New CryptoWall Versions
Then of course, there's CryptoWall, the big daddy. 2015 kicked off with a new variant of CryptoWall 2.0 that was full of new tricks. It used TOR on command-and-control traffic and could execute 64-bit code from its 32-bit dropper.
When CryptoWall 3.0 arrived on the scene, it was more streamlined and then spread mostly through exploit kits. CryptoWall 3.0 made $325 million in extortion payments in just the first 10 months, according to reports.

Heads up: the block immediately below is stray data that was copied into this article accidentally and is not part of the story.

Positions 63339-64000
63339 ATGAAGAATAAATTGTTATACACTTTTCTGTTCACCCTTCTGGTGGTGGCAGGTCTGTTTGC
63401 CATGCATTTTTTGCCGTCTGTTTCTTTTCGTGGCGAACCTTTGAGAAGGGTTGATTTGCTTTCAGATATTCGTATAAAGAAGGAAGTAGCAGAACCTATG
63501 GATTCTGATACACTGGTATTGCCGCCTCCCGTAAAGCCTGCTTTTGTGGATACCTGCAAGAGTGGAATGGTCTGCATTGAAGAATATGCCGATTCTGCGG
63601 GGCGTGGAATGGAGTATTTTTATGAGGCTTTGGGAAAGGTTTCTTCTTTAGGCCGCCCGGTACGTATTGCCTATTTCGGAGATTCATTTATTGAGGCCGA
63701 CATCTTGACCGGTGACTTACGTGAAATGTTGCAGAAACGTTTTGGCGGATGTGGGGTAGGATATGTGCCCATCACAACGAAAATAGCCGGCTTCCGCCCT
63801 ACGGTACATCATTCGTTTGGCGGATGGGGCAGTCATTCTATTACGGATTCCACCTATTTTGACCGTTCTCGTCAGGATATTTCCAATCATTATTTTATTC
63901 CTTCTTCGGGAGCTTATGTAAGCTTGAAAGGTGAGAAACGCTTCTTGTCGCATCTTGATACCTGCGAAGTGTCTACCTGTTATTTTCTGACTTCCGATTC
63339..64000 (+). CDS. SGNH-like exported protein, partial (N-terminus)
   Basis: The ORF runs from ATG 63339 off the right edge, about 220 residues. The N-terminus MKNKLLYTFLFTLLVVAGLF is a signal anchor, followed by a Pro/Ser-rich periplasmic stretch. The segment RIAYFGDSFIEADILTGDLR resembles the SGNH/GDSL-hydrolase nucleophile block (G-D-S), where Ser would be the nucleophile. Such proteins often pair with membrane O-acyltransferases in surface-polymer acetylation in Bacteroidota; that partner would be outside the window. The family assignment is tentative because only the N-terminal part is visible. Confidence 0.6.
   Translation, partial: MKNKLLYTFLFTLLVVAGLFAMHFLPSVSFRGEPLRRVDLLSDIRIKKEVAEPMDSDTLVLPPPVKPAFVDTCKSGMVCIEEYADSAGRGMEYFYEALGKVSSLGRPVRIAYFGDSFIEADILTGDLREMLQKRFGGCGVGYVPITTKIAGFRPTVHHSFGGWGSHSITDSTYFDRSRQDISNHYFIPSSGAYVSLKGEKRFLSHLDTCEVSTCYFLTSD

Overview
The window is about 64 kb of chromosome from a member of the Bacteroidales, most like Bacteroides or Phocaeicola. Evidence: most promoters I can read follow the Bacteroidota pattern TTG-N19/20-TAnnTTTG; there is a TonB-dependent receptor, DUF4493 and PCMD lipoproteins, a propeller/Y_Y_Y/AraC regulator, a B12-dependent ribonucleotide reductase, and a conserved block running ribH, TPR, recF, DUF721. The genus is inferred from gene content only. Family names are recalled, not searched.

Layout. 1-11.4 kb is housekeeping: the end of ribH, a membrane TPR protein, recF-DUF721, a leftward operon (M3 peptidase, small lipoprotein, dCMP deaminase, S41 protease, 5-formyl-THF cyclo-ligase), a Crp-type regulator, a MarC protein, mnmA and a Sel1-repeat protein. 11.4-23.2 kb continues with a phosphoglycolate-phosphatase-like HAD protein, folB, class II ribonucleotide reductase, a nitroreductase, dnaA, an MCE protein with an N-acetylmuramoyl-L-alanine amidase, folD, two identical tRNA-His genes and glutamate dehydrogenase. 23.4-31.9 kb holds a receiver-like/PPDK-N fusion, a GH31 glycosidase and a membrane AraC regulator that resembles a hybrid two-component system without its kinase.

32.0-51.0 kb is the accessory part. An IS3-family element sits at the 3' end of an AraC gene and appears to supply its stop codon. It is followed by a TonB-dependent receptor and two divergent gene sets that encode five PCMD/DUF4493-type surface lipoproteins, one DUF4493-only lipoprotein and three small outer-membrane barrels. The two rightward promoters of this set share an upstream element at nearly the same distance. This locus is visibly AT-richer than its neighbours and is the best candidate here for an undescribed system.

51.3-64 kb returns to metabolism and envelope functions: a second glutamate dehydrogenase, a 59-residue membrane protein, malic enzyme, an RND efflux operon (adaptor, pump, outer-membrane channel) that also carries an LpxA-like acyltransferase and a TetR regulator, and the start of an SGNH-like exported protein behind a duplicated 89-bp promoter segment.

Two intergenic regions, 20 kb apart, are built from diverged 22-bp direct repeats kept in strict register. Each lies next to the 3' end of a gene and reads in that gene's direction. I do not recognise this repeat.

Then this fall, Cryptowall 4.0 appeared, using a very different style of ransom note. It was less of a classic "give me all your money" stick-up, and more like a combination of a welcome and threat from a particularly vicious homeowner's association -- urging community members to buy a $700 "software package" to decrypt their files...then urging more strongly.